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Next Generation Of SIEMs? Ease Of Use, Analyze More Data
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mharrison392
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mharrison392,
User Rank: Apprentice
10/22/2013 | 8:42:50 PM
re: Next Generation Of SIEMs? Ease Of Use, Analyze More Data
I don't think I want a plug and play SIEM solution. The complexity of all the interconnected parts in unique environments is not something that I am comfortable with a SIEM understanding. It is important that someone in the organization understand how these pieces work together whether a SIEM is implemented or not.

A SIEM solution is a TOOL. It makes the job easier, but it's still a hard job. Knowledge is still required. They used computers in 1969 to put a man on the moon. The people designing the systems and working at mission control still had to know the pieces and parts. They still had to know what they were doing.

The problem is that most people want to purchase a solution that they can install and forget. A SIEM takes care and feeding on a regular basis. A properly installed and configured SIEM requires tuning regularly. However, most SIEM implementations I've seen have had the proverbial "kitchen sink" worth of logs thrown at them day one or week one. It takes time to do this properly. You have to add one feed at a time and spend some time getting to know it and tuning it, then move on to the next log feed.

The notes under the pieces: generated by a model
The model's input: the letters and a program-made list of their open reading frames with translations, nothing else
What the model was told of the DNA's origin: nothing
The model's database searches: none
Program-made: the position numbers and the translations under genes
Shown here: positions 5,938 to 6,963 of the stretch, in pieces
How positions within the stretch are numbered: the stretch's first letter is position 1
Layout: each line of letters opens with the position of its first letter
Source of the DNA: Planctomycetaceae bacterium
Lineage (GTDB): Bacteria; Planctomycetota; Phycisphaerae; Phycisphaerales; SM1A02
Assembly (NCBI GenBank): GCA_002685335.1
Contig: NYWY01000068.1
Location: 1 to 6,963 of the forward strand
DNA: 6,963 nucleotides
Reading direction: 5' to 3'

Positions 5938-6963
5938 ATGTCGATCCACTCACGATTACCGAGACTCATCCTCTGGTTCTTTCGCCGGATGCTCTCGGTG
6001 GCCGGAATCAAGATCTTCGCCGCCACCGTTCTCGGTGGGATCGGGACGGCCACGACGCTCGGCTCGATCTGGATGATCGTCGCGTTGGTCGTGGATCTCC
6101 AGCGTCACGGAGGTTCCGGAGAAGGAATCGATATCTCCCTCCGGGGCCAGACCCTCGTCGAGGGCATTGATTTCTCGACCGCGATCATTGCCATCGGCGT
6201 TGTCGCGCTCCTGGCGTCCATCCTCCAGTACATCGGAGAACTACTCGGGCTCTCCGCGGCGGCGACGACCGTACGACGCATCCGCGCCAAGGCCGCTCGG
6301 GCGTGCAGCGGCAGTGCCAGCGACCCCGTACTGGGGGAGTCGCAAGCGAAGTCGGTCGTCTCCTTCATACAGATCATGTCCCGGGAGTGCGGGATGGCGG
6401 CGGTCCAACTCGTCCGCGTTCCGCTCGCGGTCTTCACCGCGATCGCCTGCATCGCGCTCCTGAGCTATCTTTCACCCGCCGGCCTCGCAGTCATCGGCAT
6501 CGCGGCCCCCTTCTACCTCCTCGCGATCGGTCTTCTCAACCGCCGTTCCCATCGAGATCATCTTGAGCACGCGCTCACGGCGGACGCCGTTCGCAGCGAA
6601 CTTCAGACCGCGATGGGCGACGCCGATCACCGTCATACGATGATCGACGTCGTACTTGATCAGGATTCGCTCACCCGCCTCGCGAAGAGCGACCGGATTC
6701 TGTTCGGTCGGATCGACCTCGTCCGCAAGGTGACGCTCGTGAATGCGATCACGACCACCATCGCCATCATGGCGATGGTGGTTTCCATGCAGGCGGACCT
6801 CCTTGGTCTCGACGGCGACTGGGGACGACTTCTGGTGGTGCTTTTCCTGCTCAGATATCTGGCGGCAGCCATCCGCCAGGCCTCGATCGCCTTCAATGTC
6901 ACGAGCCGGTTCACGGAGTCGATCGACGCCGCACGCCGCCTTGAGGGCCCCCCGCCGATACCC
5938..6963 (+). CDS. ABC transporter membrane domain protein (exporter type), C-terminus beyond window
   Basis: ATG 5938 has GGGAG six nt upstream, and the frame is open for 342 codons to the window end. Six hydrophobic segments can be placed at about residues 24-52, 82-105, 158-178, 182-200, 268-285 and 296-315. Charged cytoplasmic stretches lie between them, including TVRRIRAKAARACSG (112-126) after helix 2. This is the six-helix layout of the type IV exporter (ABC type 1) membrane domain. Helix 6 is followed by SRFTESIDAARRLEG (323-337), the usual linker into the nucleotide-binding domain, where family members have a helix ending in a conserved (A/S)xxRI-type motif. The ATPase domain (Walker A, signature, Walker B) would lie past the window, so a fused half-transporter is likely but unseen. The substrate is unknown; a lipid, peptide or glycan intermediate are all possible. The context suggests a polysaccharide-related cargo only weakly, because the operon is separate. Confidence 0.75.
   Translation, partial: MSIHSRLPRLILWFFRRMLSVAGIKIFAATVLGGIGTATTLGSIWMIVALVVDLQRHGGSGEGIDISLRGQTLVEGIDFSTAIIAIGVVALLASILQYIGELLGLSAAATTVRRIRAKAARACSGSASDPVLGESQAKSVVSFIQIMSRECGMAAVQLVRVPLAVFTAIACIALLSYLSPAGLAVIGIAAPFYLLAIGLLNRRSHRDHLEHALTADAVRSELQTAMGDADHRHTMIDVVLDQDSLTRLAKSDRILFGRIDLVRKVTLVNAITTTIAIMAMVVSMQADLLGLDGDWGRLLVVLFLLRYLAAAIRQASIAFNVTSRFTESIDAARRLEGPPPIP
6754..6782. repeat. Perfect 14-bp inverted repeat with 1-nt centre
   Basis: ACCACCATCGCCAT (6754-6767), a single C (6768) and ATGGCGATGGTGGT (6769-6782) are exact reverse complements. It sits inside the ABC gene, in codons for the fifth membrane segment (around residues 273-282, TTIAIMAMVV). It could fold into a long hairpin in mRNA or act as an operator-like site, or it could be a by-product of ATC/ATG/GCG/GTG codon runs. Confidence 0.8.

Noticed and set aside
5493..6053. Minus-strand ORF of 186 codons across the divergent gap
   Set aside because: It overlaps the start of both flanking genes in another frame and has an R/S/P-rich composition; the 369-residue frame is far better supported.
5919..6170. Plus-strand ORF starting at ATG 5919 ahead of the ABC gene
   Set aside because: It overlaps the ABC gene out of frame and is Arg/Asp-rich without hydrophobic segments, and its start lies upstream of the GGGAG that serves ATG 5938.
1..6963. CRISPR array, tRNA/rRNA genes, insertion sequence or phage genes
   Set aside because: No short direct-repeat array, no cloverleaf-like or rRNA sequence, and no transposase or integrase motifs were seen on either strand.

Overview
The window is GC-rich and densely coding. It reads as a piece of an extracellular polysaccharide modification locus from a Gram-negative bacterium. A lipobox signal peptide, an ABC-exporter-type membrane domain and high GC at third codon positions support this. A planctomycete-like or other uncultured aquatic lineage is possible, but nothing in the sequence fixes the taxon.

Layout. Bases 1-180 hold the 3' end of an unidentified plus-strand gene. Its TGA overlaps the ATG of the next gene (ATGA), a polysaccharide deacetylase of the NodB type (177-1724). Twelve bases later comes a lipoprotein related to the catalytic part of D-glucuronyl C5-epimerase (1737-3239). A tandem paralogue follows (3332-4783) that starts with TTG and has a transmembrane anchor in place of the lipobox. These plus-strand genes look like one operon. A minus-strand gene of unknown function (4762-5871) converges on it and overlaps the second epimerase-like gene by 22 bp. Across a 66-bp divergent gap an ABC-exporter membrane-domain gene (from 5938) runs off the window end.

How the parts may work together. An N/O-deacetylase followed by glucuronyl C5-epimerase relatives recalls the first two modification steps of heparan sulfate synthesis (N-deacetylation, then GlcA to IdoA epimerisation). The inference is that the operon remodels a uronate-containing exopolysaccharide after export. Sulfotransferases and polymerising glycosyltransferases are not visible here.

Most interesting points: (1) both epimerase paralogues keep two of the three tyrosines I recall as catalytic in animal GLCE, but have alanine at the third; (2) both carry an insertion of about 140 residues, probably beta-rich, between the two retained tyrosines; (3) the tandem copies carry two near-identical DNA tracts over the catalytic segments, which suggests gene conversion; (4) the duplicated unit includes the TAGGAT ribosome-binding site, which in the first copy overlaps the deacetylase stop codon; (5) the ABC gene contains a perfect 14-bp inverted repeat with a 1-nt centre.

I believe you could make the argument that anyone wanting a plug a play SIEM should outsource their security operations. The fact of the matter is that real, effective security requires knowledgeable, dedicated, warm bodies. Most organizations are unwilling to accept that.
MarciaNWC
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MarciaNWC,
User Rank: Apprentice
10/21/2013 | 11:09:31 PM
re: Next Generation Of SIEMs? Ease Of Use, Analyze More Data
You'd think after this long in the market, SIEMs would have become easier to use. Although, as the story notes, the marketing line with SIEMS has always been the opposite.
AccessServices
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AccessServices,
User Rank: Apprentice
10/21/2013 | 12:28:10 PM
re: Next Generation Of SIEMs? Ease Of Use, Analyze More Data
From someone that has lived and worked in the trenches, I agree with Robert. SIEMs are complicated beasts. They capture data from multiple devices so the person setting up the rules needs to understand the relationship between databases, networks, web servers, load balancers, firewalls, AD, etc.... The biggest problem I've seen is training. Companies will purchase a nice vehicle to move a company forward and then won't pay to teach one of two employees how to drive it. Then when it crashes, blame the IT group.

Even if the SIEM is just capturing the data, a company has made progress. The forensic and troubleshooting capabilities are significant. There have been several times when I've solved issues by going to an "unused SIEM" or logging device. For what to correlate, the SANS Institute has written several papers on what to look for.

Jeff Jones
Abacus Solutions


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